A tribute to refugees that shows them as the courageous survivors of unimaginable trauma.

YARA'S SPRING

Yara was only 10 when the Arab Spring began and Syria became the center of a brutal civil war.

By the time she was 14, the old days when she skipped through the streets to meet her friend Shireen for dance classes were gone. Aleppo was split in two, and anyone trying to cross between East and West Aleppo could be shot dead by snipers. Yara spent her days indoors behind boarded-up windows as President al-Assad’s helicopters mercilessly dropped bombs. One of these bombs kills Yara’s parents and leaves her trapped under rubble. Miraculously, she, her Nana, and her little brother survive, and they—along with Shireen and her twin brother—begin a slow, hazardous journey to Jordan. They endure long weeks of zigzagging through back roads, bribing corrupt soldiers, and facing danger, thirst, and exhaustion. Even once she reaches safety in Canada, Yara wrestles with guilt and ambivalence over leaving Syria; the trauma and anxiety of losing one’s home, family, and friends never fading. The novel, inspired by Saeed’s own experiences, confronts reality head-on with no attempt at romanticizing the fight for democracy or the unimaginable conditions children are forced to face in their struggle for safety. Through Yara’s eyes, readers are taken inside Syria—and through the emotions of love, loss, and steadfastness in the face of death.

A tribute to refugees that shows them as the courageous survivors of unimaginable trauma. (map, author’s note) (Fiction. 11-14)

Pub Date: Oct. 13, 2020

ISBN: 978-1-77321-440-5

Page Count: 264

Publisher: Annick Press

Review Posted Online: July 28, 2020

Kirkus Reviews Issue: Aug. 15, 2020

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Rich and strange (and kitted out with an eye-catching cover), but stronger in the set pieces than the internal logic.

THE SCHOOL FOR GOOD AND EVIL

From the School for Good and Evil series , Vol. 1

Chainani works an elaborate sea change akin to Gregory Maguire’s Wicked (1995), though he leaves the waters muddied.

Every four years, two children, one regarded as particularly nice and the other particularly nasty, are snatched from the village of Gavaldon by the shadowy School Master to attend the divided titular school. Those who survive to graduate become major or minor characters in fairy tales. When it happens to sweet, Disney princess–like Sophie and  her friend Agatha, plain of features, sour of disposition and low of self-esteem, they are both horrified to discover that they’ve been dropped not where they expect but at Evil and at Good respectively. Gradually—too gradually, as the author strings out hundreds of pages of Hogwarts-style pranks, classroom mishaps and competitions both academic and romantic—it becomes clear that the placement wasn’t a mistake at all. Growing into their true natures amid revelations and marked physical changes, the two spark escalating rivalry between the wings of the school. This leads up to a vicious climactic fight that sees Good and Evil repeatedly switching sides. At this point, readers are likely to feel suddenly left behind, as, thanks to summary deus ex machina resolutions, everything turns out swell(ish).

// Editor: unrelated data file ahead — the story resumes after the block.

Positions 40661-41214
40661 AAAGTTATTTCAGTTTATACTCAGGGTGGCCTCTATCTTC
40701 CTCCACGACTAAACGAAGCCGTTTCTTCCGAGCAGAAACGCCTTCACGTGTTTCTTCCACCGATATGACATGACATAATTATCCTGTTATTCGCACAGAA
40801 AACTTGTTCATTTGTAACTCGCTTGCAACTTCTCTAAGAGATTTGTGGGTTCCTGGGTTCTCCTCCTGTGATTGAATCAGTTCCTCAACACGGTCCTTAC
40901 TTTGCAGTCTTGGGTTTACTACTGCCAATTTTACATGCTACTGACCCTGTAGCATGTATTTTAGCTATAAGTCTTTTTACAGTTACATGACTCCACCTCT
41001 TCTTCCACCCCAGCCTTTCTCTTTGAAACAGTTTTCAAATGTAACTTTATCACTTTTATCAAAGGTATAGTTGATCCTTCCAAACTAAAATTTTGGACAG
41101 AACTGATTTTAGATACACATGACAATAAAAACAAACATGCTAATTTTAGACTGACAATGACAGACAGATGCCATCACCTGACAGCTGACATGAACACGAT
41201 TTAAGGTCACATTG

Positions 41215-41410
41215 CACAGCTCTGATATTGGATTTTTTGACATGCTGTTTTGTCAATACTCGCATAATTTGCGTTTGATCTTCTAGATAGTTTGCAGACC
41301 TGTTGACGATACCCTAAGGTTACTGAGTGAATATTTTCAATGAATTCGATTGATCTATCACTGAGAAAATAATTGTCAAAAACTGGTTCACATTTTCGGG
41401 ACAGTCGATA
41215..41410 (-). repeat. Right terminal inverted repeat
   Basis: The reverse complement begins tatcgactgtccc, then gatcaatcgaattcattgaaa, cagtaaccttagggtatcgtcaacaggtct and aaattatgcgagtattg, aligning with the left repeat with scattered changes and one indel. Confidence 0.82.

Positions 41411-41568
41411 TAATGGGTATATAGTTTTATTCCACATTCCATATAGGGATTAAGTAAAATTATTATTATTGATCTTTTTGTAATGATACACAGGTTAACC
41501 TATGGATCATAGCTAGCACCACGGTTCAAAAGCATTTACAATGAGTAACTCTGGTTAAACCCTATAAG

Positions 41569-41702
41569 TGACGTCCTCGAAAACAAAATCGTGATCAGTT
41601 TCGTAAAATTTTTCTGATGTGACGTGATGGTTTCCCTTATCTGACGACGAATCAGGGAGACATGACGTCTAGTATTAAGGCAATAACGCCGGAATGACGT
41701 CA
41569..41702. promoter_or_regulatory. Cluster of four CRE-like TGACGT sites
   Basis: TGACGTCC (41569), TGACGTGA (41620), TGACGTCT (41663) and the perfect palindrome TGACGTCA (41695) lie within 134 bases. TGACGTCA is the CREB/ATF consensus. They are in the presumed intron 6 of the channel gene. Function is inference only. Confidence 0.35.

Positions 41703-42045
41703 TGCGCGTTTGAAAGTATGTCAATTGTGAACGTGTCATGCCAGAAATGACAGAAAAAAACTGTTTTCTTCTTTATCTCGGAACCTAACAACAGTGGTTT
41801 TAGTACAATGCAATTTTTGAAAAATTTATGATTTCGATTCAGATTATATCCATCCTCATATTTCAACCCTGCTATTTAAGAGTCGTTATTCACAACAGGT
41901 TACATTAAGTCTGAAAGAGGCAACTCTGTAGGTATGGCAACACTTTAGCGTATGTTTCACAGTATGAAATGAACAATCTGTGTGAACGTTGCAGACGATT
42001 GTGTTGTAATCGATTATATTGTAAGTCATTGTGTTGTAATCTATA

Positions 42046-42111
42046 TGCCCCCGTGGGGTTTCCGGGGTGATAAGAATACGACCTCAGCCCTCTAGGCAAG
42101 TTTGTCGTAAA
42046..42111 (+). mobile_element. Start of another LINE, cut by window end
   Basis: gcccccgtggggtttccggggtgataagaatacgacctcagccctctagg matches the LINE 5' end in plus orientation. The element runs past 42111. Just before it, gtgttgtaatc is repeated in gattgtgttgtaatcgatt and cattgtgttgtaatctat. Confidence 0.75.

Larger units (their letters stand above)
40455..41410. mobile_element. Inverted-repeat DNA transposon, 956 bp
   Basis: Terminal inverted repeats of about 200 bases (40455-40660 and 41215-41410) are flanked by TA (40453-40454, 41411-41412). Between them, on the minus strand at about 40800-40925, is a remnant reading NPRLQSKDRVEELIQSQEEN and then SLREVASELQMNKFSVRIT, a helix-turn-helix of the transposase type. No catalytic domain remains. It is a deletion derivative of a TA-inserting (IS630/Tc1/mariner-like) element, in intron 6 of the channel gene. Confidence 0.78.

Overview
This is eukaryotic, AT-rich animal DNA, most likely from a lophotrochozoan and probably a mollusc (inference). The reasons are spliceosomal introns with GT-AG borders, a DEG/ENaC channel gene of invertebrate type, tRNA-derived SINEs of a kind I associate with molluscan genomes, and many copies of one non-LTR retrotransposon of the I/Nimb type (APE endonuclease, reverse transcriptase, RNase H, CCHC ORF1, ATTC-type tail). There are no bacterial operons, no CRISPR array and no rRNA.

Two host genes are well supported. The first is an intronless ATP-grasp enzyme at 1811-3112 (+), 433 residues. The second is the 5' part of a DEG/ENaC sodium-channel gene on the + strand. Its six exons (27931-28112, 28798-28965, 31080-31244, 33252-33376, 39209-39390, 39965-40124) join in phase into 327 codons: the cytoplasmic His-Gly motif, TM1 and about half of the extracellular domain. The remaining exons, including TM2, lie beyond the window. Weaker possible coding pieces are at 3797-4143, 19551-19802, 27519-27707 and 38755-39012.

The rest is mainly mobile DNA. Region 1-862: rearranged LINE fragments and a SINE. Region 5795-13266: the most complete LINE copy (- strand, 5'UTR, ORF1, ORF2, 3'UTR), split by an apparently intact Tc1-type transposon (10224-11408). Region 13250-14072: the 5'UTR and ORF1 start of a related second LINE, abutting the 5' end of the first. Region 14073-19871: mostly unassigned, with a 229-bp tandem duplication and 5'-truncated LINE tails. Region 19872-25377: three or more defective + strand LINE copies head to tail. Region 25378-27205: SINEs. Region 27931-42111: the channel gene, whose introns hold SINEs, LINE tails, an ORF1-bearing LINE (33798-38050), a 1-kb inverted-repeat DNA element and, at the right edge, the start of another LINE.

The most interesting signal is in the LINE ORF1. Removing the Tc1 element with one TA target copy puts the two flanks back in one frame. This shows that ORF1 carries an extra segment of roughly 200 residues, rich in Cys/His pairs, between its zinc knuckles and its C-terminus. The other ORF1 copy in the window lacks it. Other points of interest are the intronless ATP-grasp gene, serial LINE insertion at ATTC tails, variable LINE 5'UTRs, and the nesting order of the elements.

Rich and strange (and kitted out with an eye-catching cover), but stronger in the set pieces than the internal logic. (Fantasy. 11-13)

Pub Date: May 14, 2013

ISBN: 978-0-06-210489-2

Page Count: 496

Publisher: Harper/HarperCollins

Review Posted Online: Feb. 13, 2013

Kirkus Reviews Issue: April 15, 2013

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An engaging novel-in-poems that imagines one earnest, impassioned teenage girl’s experience of the Japanese-American...

DUST OF EDEN

Crystal-clear prose poems paint a heart-rending picture of 13-year-old Mina Masako Tagawa’s journey from Seattle to a Japanese-American internment camp during World War II.

This vividly wrought story of displacement, told from Mina’s first-person perspective, begins as it did for so many Japanese-Americans: with the bombs dropping on Pearl Harbor. The backlash of her Seattle community is instantaneous (“Jap, Jap, Jap, the word bounces / around the walls of the hall”), and Mina chronicles its effects on her family with a heavy heart. “I am an American, I scream / in my head, but my mouth is stuffed / with rocks; my body is a stone, like the statue / of a little Buddha Grandpa prays to.” When Roosevelt decrees that West Coast Japanese-Americans are to be imprisoned in inland camps, the Tagawas board up their house, leaving the cat, Grandpa’s roses and Mina’s best friend behind. Following the Tagawas from Washington’s Puyallup Assembly Center to Idaho’s Minidoka Relocation Center (near the titular town of Eden), the narrative continues in poems and letters. In them, injustices such as endless camp lines sit alongside even larger ones, such as the government’s asking interned young men, including Mina’s brother, to fight for America.

An engaging novel-in-poems that imagines one earnest, impassioned teenage girl’s experience of the Japanese-American internment. (historical note) (Verse/historical fiction. 11-14)

Pub Date: March 1, 2014

ISBN: 978-0-8075-1739-0

Page Count: 128

Publisher: Whitman

Review Posted Online: Jan. 29, 2014

Kirkus Reviews Issue: Feb. 15, 2014

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